2. Vision board: If you already have one that details your dreams and aspirations from 2013, evaluate where you are in the journey to achieve them. Are you that much closer to completing that degree program, getting that new job, starting that new business or relocating to your dream locale? Evaluate your process to getting to where you want to be. If you don’t have a vision board, create one for 2014. Put those positive thoughts out there and get to work.
3. Conferences and meetings: If you’re like me and are usually scrambling at the last minute to coordinate trips or meetings, it would be a good idea to go ahead and look into industry trade shows, meet ups andconferences, plan or make arrangements and put them on your calendar.
4. Volunteering: If you weren’t able to give of your time for some cause that is close to your heart or utilize your skills to help someone in need, put that on your to-do list. Not only is it for goodwill and a boost to your own morale, but you could meet your next boss, co-worker, client or partner, simply by getting out in your community or industry and being involved in a service project. Read up on ways to give back that accommodate what you’re good at or what you love doing.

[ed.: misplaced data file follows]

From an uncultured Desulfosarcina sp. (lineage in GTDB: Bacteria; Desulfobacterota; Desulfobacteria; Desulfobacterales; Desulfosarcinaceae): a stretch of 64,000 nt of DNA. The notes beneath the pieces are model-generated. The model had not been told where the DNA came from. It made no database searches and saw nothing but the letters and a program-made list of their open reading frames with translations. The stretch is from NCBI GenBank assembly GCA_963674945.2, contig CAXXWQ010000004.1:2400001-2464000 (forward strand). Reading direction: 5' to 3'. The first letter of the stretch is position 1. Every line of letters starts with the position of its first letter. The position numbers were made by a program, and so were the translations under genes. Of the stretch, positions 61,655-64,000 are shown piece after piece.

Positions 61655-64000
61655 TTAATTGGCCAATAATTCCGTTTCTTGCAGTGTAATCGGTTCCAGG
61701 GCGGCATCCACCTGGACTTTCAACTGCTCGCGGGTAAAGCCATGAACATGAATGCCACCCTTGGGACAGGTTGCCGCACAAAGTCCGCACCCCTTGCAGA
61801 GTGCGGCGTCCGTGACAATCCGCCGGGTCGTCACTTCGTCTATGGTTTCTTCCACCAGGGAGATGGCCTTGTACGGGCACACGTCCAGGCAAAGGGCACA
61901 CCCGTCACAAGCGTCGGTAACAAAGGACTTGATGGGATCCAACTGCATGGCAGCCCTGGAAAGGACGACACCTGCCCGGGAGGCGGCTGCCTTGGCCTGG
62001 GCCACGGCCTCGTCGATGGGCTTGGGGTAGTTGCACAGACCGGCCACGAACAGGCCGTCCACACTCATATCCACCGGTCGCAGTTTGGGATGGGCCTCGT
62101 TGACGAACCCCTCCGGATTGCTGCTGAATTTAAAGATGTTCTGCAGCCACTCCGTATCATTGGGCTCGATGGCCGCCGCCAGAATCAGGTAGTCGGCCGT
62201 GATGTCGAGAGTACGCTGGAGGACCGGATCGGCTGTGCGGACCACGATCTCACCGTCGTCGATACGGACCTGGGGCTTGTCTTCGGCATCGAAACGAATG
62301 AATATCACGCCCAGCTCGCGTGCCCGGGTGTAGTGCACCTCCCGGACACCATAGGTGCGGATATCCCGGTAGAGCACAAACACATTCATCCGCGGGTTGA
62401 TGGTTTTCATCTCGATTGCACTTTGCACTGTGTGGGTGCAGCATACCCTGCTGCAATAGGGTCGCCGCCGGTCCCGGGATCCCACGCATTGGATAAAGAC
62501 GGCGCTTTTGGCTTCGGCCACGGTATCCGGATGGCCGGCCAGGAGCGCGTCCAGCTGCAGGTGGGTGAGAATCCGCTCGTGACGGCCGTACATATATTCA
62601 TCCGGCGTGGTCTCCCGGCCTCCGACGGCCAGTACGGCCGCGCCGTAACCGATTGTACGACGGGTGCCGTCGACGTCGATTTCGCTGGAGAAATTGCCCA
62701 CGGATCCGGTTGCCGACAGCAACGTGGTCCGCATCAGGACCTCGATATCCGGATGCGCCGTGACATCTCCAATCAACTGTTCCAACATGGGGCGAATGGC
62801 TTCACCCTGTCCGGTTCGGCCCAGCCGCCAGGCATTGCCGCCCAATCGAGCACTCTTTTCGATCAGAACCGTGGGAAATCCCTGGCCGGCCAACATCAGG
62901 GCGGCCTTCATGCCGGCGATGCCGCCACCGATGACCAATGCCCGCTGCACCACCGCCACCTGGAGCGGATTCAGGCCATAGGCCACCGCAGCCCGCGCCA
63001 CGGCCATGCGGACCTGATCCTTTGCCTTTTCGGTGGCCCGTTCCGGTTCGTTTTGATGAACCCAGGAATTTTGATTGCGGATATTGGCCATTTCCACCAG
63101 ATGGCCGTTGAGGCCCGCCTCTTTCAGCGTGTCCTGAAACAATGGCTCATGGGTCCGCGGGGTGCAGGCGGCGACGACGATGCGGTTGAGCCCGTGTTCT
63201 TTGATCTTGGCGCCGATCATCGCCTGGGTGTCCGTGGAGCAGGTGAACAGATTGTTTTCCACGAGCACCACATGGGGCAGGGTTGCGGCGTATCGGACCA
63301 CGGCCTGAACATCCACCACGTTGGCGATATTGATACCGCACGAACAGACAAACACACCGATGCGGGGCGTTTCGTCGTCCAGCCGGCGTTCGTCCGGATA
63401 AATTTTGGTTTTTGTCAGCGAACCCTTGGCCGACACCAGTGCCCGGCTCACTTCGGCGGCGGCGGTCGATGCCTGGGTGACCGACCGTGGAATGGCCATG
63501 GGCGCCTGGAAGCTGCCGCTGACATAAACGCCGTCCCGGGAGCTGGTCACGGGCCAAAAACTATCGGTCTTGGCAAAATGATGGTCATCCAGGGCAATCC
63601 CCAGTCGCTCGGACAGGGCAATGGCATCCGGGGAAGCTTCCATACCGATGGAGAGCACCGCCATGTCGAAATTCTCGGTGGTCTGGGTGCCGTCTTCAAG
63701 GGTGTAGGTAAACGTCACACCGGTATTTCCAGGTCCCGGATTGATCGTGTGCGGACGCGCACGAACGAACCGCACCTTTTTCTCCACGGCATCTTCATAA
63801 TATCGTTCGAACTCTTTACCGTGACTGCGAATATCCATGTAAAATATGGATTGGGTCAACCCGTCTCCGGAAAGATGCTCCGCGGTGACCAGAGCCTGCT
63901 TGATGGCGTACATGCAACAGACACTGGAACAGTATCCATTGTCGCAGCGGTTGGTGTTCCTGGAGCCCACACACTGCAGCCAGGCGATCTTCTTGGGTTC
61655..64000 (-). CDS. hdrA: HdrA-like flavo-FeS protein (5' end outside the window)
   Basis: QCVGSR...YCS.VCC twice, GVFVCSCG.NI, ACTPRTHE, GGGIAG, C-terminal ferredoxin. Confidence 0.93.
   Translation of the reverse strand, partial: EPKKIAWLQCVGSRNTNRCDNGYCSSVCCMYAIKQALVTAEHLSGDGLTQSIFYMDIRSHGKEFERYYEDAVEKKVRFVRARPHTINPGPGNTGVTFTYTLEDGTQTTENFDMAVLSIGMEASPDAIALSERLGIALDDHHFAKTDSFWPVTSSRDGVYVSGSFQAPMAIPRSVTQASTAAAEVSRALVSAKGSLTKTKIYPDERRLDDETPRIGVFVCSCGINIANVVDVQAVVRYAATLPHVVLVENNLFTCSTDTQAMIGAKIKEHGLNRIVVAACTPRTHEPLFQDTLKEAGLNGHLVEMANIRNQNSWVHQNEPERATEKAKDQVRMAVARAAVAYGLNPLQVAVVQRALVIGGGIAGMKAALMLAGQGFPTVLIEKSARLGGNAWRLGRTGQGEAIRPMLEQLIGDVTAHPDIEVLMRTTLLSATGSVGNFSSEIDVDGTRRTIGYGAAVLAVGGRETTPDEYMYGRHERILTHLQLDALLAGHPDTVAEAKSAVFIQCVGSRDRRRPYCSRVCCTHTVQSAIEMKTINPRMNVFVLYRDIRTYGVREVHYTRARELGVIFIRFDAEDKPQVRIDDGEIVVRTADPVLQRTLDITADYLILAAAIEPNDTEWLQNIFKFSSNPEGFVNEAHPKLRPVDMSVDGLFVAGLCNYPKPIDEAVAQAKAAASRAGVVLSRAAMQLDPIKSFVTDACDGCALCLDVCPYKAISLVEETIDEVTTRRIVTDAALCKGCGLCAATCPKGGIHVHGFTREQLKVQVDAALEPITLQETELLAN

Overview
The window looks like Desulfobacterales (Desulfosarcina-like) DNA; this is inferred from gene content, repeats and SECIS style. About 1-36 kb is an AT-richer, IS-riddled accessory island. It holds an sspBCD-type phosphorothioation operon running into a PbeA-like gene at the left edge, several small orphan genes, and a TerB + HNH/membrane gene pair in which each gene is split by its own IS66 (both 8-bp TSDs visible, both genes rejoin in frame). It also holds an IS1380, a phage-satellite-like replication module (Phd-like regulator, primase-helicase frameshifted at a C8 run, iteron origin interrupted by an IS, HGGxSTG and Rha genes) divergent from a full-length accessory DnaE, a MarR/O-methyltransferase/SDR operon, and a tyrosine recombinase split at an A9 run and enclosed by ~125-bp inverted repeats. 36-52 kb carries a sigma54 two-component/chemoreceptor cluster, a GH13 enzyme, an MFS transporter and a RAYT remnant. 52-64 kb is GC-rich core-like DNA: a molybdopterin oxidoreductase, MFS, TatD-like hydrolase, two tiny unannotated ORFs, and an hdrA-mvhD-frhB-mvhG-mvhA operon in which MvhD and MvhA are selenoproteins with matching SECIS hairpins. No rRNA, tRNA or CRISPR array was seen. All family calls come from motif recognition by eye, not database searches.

Read more at BlackEnterprise.com
Is your emergency savings important to you? If not, you should consider getting a tad more serious about it. According to Forbes, only 43 percent of women have an emergency fund compared to 63 percent of men. This leaves us at a disadvantage when the car conks out or when your child needs textbooks for school, leaving you at the mercy of credit card debt, high-interest loans and borrowing thousands of dollars.